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Carol Burnett: a bucket, a mop, and a long career

The Carol Burnett Show ran 11 seasons, and what else could be said at the end of its run but, "We're so glad we had this time together." Family entertainment in the very best sense, the hour-long weekly program featured skits, music and comedic what-have-yous. Perhaps its coziest moments were the segments where the comedian said "Let's bump up the lights," and proceeded to take questions from the audience. She's using that Q&A format for her Laughter and Reflection with Carol Burnett concerts in Canada. Before the tour, the lantern-jawed laugh-maker took our questions, as well as three from Globe and Mail readers.

You have a star on the Hollywood Walk of Fame, your show won some 25 Emmys and you were awarded the Presidential Medal of Freedom in 2005. But what was the favourite compliment you've personally received?

I'll drop a big name on you here: Jimmy Stewart, who I'd loved from the first time I saw him in a movie. My grandmother and I had to gone to a movie - I was three or four years old, and my feet couldn't touch the floor of the movie house. I remember seeing that voice and hearing that voice and feeling that I would know him some day. I told my grandmother, "I know him," she said, "No, you don't," and I said, "Well, it just hasn't happened yet."

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And eventually it did happen?

Yes. Years later, I did become acquainted through mutual friends, and on my final show he surprised me. They hid him in one of the dressing rooms, to keep me from seeing him. Tim Conway came on stage and said that we had a special guest. And there was Jimmy at the piano, singing his favourite song, Ragtime Cowboy Joe . He came over and gave me a kiss and complimented me on our 11-year-run [from 1967 to 1978] and then he talked about how much I meant to him. I was a puddle.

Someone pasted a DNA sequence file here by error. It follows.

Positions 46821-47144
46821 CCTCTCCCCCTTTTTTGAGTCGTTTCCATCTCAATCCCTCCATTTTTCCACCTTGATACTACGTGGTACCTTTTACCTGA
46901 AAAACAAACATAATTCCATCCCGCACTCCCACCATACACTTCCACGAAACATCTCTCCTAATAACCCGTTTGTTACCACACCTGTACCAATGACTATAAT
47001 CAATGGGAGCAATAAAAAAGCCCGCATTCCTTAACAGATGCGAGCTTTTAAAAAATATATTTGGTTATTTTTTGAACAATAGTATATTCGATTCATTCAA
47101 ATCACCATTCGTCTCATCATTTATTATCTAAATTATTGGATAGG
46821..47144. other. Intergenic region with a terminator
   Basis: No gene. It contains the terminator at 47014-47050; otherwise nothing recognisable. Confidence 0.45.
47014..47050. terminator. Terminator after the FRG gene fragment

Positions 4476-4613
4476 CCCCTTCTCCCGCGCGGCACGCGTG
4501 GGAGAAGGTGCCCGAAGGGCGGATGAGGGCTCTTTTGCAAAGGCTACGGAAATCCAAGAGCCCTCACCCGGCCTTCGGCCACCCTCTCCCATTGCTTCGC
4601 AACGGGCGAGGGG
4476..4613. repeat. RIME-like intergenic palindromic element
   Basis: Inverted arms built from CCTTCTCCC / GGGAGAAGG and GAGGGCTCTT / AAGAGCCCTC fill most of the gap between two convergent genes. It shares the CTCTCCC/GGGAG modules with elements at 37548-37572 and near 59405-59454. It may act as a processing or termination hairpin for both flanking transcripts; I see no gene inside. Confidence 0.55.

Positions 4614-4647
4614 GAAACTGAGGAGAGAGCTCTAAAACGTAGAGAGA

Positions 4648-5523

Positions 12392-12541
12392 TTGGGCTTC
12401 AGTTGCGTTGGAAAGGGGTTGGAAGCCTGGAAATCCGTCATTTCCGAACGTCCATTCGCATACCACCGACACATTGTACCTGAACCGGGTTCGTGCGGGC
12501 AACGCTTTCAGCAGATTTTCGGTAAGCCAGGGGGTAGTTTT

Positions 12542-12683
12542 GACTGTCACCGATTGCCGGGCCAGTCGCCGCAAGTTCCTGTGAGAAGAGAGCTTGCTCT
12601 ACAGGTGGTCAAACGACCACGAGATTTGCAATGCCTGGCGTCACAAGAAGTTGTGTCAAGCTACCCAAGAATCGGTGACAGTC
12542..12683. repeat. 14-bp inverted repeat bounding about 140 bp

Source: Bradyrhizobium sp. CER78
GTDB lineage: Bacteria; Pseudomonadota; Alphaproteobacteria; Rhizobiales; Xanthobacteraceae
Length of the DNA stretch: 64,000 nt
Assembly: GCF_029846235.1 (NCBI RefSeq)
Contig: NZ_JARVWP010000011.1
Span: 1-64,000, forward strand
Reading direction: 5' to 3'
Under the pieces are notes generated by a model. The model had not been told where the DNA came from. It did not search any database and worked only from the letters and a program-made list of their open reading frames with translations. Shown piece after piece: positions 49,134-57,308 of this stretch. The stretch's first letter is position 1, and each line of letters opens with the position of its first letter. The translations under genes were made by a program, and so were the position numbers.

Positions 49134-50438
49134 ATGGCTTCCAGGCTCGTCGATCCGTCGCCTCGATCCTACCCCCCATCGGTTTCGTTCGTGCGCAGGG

You entertained us for years, but who is it that makes you laugh?

My favourite comedian, of course, is Tim Conway. He has a way about him - being that belly-laugh kind of funny, and he has the improvisational skills too. I've never seen anybody better. I remember Johnny Carson saying that Tim made him laugh more than anybody.

It must have been quite a scene in those days. Is there one party or one night that stands out above the others?

Okay, here's another big name. Harvey Korman came into rehearsal one Monday, after he had been at a party on the weekend. He said, "Guess who was there?" I said, "Who?" and he said, "Cary Grant, and guess what? He came over to me and said The Carol Burnett Show was his favourite show and that he never misses it, and then he went to the hostess and asked where the television was, so he could watch it, right in the middle of the party."

Everybody was a fan it seems. Did you meet Grant?

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I did. Two weeks later I was invited to a party at [singer]Peggy Lee's house. It was wall-to-wall celebrities, a bucket of worms. It got very quiet all of a sudden, when Peggy answered the door and there was Cary Grant, bigger than life. I ran to the closet to get my coat, and told my husband Joe I wanted to leave. He said, "Don't you want to meet Cary Grant? He likes the show." I said that's exactly why I wanted to leave, because I knew I'd say something stupid. So I'm putting my coat on, and there's a tap on my shoulder and it's Peggy with Cary. She asked me where I was going, and said that Cary wanted to meet me. I looked up to that face of his, and I was so thrown I was watching his mouth move but I couldn't hear anything - my ears were going "boom, boom, boom," because my heart was pounding. Then his lips stopped moving, so I realized it was my turn to say something.